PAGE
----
In November 2017, I organised ‘The Wellbeing GIG’ in Somerset where I met with a group of people to explore the ways in which we can help self-employed people access ways to improve their wellbeing.
How do we look after our wellbeing in a new world of casualisation? Workplace casualisation essentially refers to the shift in employment from a preponderance of full-time and permanent positions to casual and contract positions.
More than 99% of private companies can now be defined as small and medium-sized enterprises (SMEs). The backbone of our economy, it’s a sector bursting with talent, entrepreneurship and potential. It is also one of the worst performing in terms of employee health outcomes, with one-third of SME employees experiencing a mental health problem during their working life (CIPD, 2016). So how can we create a suitable service which isn’t just an employee assistance insurance model, which like some gym memberships, you join but never use?
Much of recent RSA work has focused on employment, and in particular self-employment (Taylor Review, The Self-Organising the Self Employed report). I was keen to explore the findings further and set about asking how we can help self-employed people access ways to improve their wellbeing.
In November 2017, I invited a group of people to meet in Bridgwater, Somerset to discuss how to create a wellbeing service for the self employed. Mark Hooper, founder of Indycube, spoke to help make the idea a reality. He had been cited in The Taylor Review for his work partnering with Community Union to launch a new platform for the Self Employed.
It's important to acknowledge that some work is being done and we can see some good resources being developed by for example, the Institute of Directors who recently released a paper calling on British businesses to set up formal mental health policies and integrate mental health awareness into training.
I'm also aware that the Federation of Small Businesses now as part of its membership offer has RedArc which supports its members in wellbeing by having a qualified nurse on the end of the phone, and one-to-one counselling can be arranged for members. This is however, an insurance model. We also have Fit for Work launched in 2015 by the Government to provide support on workplace health to GPs, employers and employees.
Nowadays as a wellbeing organisation, I am asked to come into workplaces when relationships have become toxic and the employee experiences the workplace as having lost its humanness. I am often asked to try and fix the problem. What I see is individuals hungry for wellbeing and connection with others. For the humanness and soul to be brought back.
However, before I bring out the bunting; for me something doesn’t sit too well. I have to ask myself a couple of stiff questions as a provider of wellbeing and counselling services.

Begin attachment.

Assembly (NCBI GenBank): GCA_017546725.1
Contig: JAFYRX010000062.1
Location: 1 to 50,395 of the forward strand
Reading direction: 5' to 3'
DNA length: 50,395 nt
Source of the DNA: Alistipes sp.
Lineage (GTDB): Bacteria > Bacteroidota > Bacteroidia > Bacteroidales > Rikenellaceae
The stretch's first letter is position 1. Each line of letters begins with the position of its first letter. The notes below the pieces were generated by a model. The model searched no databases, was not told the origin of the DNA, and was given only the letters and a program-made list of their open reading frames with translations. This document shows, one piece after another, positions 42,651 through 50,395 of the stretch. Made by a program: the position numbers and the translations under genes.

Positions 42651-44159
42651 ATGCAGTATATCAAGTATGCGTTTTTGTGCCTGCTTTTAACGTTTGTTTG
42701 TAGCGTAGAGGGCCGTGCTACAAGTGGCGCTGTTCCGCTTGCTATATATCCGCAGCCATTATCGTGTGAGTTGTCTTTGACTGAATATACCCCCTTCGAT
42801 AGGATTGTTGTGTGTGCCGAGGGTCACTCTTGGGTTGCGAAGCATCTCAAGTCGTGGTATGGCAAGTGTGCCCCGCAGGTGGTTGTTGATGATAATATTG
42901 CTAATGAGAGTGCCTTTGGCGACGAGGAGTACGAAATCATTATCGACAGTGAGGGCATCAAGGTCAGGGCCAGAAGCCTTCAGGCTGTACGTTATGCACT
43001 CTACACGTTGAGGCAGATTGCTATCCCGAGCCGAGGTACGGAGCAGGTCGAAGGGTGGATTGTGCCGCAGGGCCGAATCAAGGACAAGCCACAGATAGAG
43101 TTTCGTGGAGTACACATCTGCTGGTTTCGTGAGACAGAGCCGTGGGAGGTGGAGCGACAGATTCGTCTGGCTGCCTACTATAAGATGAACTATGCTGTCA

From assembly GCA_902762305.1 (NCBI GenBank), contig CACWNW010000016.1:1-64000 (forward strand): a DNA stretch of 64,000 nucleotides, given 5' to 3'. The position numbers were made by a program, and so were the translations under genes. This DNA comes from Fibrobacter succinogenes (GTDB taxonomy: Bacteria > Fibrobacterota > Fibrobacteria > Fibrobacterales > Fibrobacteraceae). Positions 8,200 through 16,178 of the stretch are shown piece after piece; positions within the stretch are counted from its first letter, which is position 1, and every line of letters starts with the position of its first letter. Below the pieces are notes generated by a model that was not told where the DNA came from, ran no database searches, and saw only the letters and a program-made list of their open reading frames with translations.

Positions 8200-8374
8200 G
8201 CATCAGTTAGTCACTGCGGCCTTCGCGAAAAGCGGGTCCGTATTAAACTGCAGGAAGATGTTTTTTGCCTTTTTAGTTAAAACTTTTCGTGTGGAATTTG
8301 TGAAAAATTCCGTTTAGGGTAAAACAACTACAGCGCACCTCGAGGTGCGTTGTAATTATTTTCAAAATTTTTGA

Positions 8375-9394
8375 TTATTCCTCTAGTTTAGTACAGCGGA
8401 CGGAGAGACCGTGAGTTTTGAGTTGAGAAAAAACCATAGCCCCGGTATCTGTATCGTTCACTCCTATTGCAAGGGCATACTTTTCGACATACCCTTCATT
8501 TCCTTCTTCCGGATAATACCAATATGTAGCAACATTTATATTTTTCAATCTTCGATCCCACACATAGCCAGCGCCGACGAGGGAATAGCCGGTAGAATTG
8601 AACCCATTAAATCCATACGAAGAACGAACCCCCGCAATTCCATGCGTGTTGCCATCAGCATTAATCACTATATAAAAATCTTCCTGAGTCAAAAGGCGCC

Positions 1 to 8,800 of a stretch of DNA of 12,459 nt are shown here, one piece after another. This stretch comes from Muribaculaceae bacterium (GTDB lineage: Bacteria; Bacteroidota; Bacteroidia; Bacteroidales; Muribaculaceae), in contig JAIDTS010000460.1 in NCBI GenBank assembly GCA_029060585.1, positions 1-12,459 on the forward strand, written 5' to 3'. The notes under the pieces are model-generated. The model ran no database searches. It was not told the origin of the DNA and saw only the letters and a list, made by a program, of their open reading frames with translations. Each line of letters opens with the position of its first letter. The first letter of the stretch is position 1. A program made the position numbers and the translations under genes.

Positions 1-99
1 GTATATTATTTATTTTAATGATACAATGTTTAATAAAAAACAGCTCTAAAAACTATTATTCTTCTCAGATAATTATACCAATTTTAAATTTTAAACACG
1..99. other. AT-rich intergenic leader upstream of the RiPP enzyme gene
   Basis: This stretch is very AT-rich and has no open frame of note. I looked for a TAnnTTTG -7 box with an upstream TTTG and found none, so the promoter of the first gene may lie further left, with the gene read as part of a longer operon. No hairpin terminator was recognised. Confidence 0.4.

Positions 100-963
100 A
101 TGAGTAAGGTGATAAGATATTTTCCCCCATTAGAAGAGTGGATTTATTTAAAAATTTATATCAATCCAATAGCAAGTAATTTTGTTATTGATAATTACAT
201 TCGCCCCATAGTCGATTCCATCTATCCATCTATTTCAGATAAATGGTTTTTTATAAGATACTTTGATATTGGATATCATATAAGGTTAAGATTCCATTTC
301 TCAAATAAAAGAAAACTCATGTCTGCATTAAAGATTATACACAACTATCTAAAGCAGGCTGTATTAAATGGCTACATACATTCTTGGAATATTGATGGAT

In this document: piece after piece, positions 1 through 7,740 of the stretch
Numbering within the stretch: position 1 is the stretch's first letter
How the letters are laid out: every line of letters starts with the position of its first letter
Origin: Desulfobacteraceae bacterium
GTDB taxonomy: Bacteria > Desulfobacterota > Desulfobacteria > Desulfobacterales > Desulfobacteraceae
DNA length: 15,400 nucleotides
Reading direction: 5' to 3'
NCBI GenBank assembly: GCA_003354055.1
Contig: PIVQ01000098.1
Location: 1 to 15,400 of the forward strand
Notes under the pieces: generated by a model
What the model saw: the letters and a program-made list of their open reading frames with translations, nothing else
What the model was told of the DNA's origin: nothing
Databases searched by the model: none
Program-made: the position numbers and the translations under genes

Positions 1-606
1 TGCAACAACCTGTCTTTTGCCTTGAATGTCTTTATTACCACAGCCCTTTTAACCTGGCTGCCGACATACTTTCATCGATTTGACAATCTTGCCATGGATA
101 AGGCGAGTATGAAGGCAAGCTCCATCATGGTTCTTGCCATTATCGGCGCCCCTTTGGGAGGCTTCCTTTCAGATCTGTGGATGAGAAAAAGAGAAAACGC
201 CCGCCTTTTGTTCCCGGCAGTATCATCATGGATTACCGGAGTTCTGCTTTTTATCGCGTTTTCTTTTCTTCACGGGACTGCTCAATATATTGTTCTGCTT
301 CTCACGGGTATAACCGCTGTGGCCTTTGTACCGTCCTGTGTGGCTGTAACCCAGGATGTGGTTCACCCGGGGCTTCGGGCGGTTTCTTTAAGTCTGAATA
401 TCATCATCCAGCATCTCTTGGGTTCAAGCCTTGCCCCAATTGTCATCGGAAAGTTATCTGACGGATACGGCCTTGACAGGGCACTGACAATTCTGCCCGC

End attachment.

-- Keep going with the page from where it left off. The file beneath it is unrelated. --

1. Why are some of the most basic human relationships of listening, trusting, being treated with respect feeling removed from the workplace and now sold as services?
2. Why are we outsourcing our wellbeing services rather than insourcing them more?
The more I think about these questions, the more I want to create something different for the future. In the Wellbeing GIG, the group talked around the stigma in accessing services and Mark Hooper suggested that networks needed to organically grow to enable them to build and become a self sustaining wellbeing structure.
We agreed that simply creating one platform for wellbeing would not work; the group preferred a community wellbeing offering. This idea evolvedinto creating a space which was unbranded, which could become a fire starter group. Fire is typically seen as a paradox, because in addition to its role as destroyer, it can also create and regenerate.
The challenge now isto find a place where we as SMEs and micro providers can talk about our mental health and wellbeing, without having to outsource this to yet another insurance company. To start insourcing by finding a way to create the space where we can gather and build new healthy relationships.
The GIG economy has many challenges; short-termism is creating environments where our personal interactions are more about
tasks and checks onour performance. Humanness is vanishing and with it, our fundamental support. Putting wellbeing at the heart of workplace design for GIG workers and SMEs will allow us to grow a new world of work where we can look after our wellbeing whilst engaging in this new economy. In order to achieve this, a new way of thinking and delivering wellbeing is required.
If you'd like to get involved with the Wellbeing GIG, please contact Becky Wright on firstname.lastname@example.org
Pictured: Mark Hooper FRSA, Nick Parker FRSA, Becky Wright FRSA